The more equity you tap into the less equity potentially there will be for your heirs. Potentially because your home can increase in value dramatically over the course of your reverse mortgage growing much faster than the interest you accumulate on the loan. Then you would be in a position of having more equity for your heirs (or breaking even). There is a risk/chance that the equity is decreased substantially as well. As you borrow, if home prices decrease this could be a double whammy. If your heirs are comfortable financially and do not want to inherit the home this is not a down side or a bad thing. If they are wanting to inherit the home this may be a concern if home prices in your area are weak or don’t grow at a rate faster than the rate the bank is charging you for the HECM loan.
3.) Interest rate accumulation -Negative amortization
The amount of money you borrow from a reverse mortgage has an interest rate attached to it. The longer you keep your reverse mortgage loan, the more the loan balance grows over time. This is the reverse of a normal traditional forward mortgage loan that you make monthly payments towards. As mentioned above if your home goes up in value dramatically this may not be an issue for your heirs. If you live for a very long time and the home value decreases substantially past what you owe on your reverse mortgage loan, there is a loan feature called, non-recourse which protects your heirs from not paying more than what the home is worth. This is a very good feature to protect consumers and their heirs.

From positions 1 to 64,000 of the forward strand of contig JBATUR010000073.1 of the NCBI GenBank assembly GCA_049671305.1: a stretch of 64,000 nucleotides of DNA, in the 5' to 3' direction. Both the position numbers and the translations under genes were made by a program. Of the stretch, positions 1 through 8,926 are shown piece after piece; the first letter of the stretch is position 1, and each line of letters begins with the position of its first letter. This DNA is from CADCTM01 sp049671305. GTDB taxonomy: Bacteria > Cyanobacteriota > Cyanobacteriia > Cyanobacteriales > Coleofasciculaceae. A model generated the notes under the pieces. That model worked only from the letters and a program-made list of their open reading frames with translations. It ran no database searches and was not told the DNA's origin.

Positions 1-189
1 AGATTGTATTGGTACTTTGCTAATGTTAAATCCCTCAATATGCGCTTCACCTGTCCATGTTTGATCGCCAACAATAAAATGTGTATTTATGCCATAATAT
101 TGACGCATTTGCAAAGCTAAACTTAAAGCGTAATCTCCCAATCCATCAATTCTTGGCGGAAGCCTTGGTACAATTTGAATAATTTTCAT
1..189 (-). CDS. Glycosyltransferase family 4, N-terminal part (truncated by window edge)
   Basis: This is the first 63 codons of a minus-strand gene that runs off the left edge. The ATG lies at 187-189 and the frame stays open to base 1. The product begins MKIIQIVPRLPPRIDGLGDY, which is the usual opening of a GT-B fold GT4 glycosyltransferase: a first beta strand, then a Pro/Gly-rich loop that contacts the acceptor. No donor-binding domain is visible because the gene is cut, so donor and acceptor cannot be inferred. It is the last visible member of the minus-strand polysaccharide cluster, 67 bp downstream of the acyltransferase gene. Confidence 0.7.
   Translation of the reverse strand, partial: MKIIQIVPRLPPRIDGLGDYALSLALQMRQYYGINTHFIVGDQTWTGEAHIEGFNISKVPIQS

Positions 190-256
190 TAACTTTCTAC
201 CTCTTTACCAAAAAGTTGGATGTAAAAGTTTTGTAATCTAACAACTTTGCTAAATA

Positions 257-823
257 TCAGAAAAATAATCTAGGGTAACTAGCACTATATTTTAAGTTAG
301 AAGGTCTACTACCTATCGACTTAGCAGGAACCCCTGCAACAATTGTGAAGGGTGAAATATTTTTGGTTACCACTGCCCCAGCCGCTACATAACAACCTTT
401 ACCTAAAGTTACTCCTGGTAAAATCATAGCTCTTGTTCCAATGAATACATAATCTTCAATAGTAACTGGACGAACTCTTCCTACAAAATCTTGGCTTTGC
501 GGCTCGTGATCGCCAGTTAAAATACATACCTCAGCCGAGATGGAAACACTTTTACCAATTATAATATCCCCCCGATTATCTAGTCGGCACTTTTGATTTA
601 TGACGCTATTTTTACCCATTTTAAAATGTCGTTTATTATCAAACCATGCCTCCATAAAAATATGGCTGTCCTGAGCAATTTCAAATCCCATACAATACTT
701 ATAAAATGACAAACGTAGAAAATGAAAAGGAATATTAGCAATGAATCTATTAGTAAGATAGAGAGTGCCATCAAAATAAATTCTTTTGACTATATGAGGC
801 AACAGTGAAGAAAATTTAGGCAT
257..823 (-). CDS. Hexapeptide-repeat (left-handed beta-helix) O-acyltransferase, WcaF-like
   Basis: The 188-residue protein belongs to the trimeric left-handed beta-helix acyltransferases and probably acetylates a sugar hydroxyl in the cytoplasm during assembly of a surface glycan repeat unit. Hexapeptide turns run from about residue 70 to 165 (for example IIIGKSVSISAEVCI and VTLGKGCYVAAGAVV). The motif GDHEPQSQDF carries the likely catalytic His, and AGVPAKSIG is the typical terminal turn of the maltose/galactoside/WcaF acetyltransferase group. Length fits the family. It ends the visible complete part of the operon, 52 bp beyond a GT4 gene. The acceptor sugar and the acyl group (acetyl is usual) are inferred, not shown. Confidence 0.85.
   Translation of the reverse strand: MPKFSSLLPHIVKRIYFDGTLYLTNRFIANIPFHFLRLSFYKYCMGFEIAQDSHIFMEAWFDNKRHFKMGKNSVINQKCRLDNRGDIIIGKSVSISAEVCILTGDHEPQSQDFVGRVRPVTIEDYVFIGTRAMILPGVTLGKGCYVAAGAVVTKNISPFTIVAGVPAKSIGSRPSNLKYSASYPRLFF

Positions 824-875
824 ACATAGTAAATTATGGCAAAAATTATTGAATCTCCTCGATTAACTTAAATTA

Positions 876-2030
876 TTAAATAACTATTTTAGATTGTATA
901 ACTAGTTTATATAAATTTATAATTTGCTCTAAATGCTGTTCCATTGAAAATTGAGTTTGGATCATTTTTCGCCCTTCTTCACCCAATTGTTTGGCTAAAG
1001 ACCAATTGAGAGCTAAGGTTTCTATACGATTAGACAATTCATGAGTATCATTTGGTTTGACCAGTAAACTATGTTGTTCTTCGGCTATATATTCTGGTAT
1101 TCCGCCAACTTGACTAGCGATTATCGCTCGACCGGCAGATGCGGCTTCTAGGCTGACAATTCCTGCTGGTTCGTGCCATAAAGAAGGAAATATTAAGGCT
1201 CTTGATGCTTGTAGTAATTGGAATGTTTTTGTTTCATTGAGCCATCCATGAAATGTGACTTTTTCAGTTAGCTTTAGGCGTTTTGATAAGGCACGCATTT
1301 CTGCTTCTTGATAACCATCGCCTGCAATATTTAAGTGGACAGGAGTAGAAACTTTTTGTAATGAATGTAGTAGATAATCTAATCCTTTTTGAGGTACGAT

4.) More difficult for your heirs to inherit the home
Your heirs will have to at the time you pass pay back your reverse mortgage loan if they want to keep the home. For many this may not be a possibility. They can take out a mortgage to pay off your reverse mortgage loan that is an option. The rules state that the heirs will not have to pay back the reverse mortgage if they don’t want to keep the home. This is a good point since they are not obligated to buy back the home from the bank. If there is equity left in the home then the heirs will receive that equity after the sale of the home.
5.) If you are being sold into an annuity or another investment with your proceeds, avoid.
If your reverse mortgage broker or financial planner is telling you to get a reverse mortgage to then make an investment you need to avoid this transaction. This could be a scam deal, one where you are going to pay a higher interest rate on your reverse mortgage vs what the investment will yield for you as a total return.